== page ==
Badgering imams with trivialities

October 19, 2006 at 10:49 pm (Amusement, Arabic, Blogs, Islam, Islamism, Theology)

Please go on over to “GEL RULING IN” by Tim Blair of Tim Blair and read on over the thread for a while. At least until you get an idea of what sorts of questions are asked for imams to answer.

Back? Thanks. Had a fun time? I hope so.

No, that was not a joke. People actually have asked those questions. That website,, is for real.

Muslims have traditionally asked their imams (from the Arabic إمام, imām, plural: أئمة, a’immah, “leader/leaders or guide/guides”; another word used in this regard is عالم, ‛ālim, plural: علماء, ‛ulamā’, “scholar/scholars”) questions related to Islamic law. And Islamic law has something to say about everything. Often, imams or groups will make a big deal about issues that we see as completely irrelevant or preposterous. As an example, Tablighi Jamat (Urdu: تبلیغی جماعت, tablīghī jamāt, “congregation or group for propagating” Islam) believes that it is mandatory for Muslims to wear pants that end above one’s ankle. Muslims who do not do this are in serious transgression. There’s a whole theory and reasoning behind why this ruling would be so, but I offer this example to show how seemingly trivial issues take on great importance.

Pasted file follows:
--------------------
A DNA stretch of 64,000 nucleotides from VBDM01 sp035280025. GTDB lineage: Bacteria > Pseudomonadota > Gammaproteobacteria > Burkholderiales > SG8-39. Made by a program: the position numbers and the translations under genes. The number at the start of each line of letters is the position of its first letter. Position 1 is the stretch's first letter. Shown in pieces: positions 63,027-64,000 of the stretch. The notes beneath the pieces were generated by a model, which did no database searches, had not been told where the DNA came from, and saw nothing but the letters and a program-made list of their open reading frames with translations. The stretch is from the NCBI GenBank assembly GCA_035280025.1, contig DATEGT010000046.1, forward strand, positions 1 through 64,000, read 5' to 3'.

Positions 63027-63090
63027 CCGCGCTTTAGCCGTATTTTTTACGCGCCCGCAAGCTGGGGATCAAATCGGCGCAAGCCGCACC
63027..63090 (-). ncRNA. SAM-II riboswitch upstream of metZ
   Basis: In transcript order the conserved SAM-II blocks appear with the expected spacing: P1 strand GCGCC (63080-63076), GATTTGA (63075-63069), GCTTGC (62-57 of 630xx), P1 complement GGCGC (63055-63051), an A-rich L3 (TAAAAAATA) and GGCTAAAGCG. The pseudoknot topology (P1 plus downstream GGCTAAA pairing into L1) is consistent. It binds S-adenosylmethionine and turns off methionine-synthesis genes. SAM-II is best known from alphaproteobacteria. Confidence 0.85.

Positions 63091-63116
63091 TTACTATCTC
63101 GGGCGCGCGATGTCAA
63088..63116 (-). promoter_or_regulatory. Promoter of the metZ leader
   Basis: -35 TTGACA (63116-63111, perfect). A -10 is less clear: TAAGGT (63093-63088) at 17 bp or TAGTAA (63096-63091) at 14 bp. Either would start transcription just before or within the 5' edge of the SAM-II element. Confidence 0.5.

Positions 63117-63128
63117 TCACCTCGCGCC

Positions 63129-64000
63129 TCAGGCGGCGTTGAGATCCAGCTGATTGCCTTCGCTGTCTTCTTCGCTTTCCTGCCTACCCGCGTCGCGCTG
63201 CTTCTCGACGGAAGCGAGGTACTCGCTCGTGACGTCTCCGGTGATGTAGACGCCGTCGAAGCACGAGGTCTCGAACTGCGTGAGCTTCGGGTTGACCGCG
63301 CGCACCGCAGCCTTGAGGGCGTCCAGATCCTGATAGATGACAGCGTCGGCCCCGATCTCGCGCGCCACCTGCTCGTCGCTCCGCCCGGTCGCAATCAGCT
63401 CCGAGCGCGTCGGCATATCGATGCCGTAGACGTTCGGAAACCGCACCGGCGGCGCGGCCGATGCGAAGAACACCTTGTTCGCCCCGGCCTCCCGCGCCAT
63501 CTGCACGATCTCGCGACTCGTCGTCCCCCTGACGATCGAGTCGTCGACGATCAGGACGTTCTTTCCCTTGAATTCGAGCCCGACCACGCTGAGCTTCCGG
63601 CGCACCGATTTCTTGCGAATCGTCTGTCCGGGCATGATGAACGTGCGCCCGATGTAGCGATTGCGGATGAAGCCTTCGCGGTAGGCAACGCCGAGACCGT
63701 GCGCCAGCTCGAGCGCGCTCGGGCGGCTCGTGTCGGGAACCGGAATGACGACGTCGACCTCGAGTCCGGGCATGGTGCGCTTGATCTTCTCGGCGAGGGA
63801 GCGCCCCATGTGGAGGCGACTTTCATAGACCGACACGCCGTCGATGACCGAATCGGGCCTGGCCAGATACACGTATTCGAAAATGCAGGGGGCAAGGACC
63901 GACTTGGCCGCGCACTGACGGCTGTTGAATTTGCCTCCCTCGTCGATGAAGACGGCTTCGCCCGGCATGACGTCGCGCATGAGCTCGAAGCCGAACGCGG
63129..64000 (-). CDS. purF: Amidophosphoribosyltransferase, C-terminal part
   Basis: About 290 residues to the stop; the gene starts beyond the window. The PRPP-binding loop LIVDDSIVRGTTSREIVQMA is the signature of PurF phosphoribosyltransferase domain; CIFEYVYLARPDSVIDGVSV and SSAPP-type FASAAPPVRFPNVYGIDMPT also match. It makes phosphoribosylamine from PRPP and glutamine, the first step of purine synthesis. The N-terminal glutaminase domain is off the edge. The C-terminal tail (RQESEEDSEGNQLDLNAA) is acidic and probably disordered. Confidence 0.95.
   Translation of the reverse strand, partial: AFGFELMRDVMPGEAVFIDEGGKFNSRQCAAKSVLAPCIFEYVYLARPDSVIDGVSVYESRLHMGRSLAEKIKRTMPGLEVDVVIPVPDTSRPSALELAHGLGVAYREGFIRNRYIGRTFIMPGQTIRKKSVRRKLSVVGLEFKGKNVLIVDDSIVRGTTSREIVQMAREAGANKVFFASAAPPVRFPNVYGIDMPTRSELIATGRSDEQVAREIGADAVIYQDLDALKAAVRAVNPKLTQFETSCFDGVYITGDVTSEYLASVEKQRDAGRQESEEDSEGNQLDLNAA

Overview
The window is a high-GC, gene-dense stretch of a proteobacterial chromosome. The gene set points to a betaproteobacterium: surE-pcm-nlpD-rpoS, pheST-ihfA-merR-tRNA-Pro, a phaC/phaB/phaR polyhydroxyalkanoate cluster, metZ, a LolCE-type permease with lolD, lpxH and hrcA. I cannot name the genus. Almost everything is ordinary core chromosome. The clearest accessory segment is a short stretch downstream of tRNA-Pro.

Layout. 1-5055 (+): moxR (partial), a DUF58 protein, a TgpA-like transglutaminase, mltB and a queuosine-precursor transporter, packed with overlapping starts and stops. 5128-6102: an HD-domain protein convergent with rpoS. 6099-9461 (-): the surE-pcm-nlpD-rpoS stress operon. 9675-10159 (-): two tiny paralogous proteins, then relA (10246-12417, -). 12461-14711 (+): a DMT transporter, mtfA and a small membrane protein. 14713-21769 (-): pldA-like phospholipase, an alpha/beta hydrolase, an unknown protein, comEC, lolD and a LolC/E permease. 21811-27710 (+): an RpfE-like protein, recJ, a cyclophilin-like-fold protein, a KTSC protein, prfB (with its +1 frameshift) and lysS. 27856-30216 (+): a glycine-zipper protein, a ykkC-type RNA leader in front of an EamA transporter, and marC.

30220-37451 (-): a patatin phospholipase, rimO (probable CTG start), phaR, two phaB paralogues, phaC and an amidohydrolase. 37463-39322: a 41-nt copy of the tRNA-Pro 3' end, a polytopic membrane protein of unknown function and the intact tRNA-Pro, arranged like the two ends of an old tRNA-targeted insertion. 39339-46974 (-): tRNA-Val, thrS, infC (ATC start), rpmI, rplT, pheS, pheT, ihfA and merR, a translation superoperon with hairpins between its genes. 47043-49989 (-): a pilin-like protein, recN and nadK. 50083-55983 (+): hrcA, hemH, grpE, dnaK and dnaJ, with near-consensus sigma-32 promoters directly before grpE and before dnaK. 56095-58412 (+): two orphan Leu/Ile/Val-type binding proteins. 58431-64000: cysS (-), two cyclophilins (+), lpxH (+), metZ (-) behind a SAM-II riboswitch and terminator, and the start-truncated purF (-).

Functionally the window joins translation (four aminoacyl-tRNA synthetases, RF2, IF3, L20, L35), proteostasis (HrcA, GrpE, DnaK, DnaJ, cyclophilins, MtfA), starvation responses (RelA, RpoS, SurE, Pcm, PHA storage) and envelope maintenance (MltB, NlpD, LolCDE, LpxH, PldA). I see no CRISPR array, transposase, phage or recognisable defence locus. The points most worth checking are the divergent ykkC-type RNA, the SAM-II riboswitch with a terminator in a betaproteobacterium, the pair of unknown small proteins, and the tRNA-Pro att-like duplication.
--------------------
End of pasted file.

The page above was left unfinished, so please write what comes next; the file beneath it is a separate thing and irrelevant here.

From the very beginning of Islam, Muslims have been asking experts on Islamic law questions on how to implement it in certain cases. Indeed, a large number of aHādīth (أحاديث, sayings of Muhammad and other senior members of the early Muslim community) came about when someone approached another (usually Muhammad) with a certain situation and asked what one should do. The response is remembered and used as a template for further rulings on similar issues.

A World of Fatwas by Arun Shourie demonstrates how, frankly, ridiculous this situation can become. People ask all sorts of questions, some of which are outright weird and even perverted. The author gives examples of questions related to bestiality (no, I’m not kidding), minutiae of sexual activity, dead animals in water tanks, child abuse, spousal abuse – and these are not questions related to whether it is right or wrong but rather when it happens, what is to be done.

If you want some more entertainment, go to the Ask-Imam website (which Tim Blair links to) and see what sort of questions are asked.

Some day, I’ll expand on this issue.


1 Comment

  1. Sulayman F said,

    Priests and Rabbis get bizarre and weird questions too. Look at how the Catholic church trivializes minutae; they tried to get “Baby Doll” banned from theaters for being too dirty, etc.

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